You’re in the middle of a PowerPoint presentation. As you look out over your audience, you are met with blank stares. You vary the approach, but the stares remain. You wonder what the problem might be, but you’re just not sure. The frustrating point is, if you knew what the issue was, you could correct it!
Now you don’t have to wait for the post-presentation surveys or oblique feedback from third parties. You can engage the participants using a simple, web-based tool called www.polleverywhere.com. Speakers, educators, and executives can engage groups interactively real time.
To avoid the blank stare or to add energy to the presentation you can set up in advance a series of questions or challenges online. Using the website, you can present the questions and receive immediate feedback and so can all of the participants. You can make it as engaging and exciting as you want it to be. The application is scalable with groups ranging from just a few (such as a new employee orientation class) to very large, all-employee gatherings. You can also combine this application with webinars or teleconferences to obtain immediate feedback without everyone having to be in the same room. Immediate feedback that can be informative, creative, relevant, and fun!
So the new paradigm is: At the start of the presentation the speaker announces the event cell phone policy, which is, “Get them out and turn them on, we can’t meet without them!”
Here are some other mobile/web innovations you might put to use.
Sitting at your desktop or laptop and the urge to communicate hits you. The time is now but there is a problem. You realize that email will not work because the recipient is not at their computer or travelling without one. To make matters worse, you do not have your cell phone or texting at that moment would be awkward! What do you do? If you have access to the internet, visit http://www.textem.net/ and send a text. It is easy and free. Try it!
So, where is the banking application? Well, I am sure we can all share a few awkward moments that would apply to this situation, but communicating to employees in your organization is a great example. The message could be about bad weather and the bank will open late or perhaps you need to update the staff on month-end processing. Whatever the reason, computer based text messaging can be a very effective means of broadcasting an important message to the workforce, to all or to just one.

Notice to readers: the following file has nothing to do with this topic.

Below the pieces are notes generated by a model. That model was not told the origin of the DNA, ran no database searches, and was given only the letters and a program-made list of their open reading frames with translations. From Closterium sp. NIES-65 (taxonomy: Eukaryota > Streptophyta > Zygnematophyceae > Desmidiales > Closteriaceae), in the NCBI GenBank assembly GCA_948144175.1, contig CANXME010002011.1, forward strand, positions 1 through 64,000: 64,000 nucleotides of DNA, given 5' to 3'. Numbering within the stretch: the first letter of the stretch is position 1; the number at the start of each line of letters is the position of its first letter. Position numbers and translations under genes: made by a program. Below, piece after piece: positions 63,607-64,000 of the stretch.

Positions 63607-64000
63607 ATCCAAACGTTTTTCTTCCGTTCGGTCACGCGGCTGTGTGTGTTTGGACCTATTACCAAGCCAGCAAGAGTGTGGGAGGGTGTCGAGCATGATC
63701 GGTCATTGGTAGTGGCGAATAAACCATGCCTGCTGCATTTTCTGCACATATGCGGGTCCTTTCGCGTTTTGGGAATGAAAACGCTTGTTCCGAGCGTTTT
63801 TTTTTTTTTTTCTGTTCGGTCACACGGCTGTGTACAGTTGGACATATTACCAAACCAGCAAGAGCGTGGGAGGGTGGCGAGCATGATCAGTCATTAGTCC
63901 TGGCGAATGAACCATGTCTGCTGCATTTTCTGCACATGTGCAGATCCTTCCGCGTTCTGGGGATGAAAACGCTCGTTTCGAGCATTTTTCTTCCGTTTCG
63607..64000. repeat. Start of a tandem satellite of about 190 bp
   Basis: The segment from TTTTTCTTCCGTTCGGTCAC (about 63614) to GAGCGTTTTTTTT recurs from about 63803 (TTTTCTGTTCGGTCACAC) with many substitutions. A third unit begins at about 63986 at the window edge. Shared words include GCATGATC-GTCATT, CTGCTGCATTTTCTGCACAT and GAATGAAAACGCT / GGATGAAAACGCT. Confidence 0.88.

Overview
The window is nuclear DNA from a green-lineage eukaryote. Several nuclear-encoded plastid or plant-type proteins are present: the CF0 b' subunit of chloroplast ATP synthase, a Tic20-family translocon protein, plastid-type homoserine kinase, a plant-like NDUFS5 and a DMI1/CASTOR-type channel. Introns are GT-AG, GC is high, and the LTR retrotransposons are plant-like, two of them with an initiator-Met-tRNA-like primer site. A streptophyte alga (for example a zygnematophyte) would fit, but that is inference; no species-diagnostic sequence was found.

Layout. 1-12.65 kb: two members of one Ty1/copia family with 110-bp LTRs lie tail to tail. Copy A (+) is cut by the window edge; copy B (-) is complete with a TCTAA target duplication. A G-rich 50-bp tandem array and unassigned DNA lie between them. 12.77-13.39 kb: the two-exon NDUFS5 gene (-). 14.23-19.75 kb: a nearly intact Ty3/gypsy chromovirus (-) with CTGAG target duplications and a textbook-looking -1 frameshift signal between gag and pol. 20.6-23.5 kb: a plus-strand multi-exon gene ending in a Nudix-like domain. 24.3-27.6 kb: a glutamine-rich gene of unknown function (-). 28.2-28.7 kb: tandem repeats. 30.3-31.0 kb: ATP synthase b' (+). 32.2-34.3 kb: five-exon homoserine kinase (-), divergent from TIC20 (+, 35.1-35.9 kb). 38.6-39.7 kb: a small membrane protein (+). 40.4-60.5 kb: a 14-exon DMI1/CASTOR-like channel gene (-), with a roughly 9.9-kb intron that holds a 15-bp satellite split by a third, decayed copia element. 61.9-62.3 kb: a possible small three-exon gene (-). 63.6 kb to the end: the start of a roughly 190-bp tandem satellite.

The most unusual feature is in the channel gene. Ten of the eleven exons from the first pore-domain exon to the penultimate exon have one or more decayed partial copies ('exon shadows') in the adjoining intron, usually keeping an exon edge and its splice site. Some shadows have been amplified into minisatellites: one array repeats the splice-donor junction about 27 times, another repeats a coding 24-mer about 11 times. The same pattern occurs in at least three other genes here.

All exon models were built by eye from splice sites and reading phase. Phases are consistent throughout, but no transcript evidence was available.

Chat Rooms instead of conference rooms
How many times have you needed a conference room and or wanted to host a group discussion but a conference bridge was not an option, a conference room was not open, or you were out of the office. To complicate matters, the participants you needed are not accessible using conventional means. Now you can create a private chat room using www.chatterous.com and the internet. With either IM, email, or texting (I prefer using the text option), you can invite participants and conduct a conference call from anywhere using your cell phone. Just imagine holding an impromptu meeting with the staff immediately after receiving a call from the president regarding a great opportunity the organization should respond to. It doesn’t take much to get the ball rolling today, if you have the right ball.
If you haven’t figure it out by now, this blog is a continuation of my last post on the “mobile generation.” What have we learned? First we need to realize that the mobile generation is using the cell phone a lot more that we think. Cell phones have morphed from emergency communication only to constant communication. Furthermore, the cell phone has become more important than the computer when it comes to getting things done and they’re being used not only by your customers, but also your employees. Cell phones are here and their influence on the business world including financial institutions is growing at a rate too fast to measure.
— Dan Fisher, The Wombat!
About the Author
Dan Fisher is president and CEO of The Copper River Group, a consulting firm headquartered in Fargo, N. D., that focuses on technology and payment systems research and consulting for community financial institutions. For nearly 30 years, Fisher has worked in the financial industry using technology to improve the bottom line. He was CIO of Community First Bankshares (now part of BancWest), has served as a director of the Federal Reserve Board of Minneapolis, the chairman of the American Bankers Association Payment Systems Committee, and was a member of the Independent Community Bankers of America Payments Committee. Fisher has written numerous articles on banking technology and the payments system. He has authored or co-authored six books and recently published a book titled, "Capturing Your Customer! The New Technology of Remote Deposit." You can contact Fisher at
P.S. To understand Dan's nickname, check out "About the Wombat" on his website, www.copperwombat.com.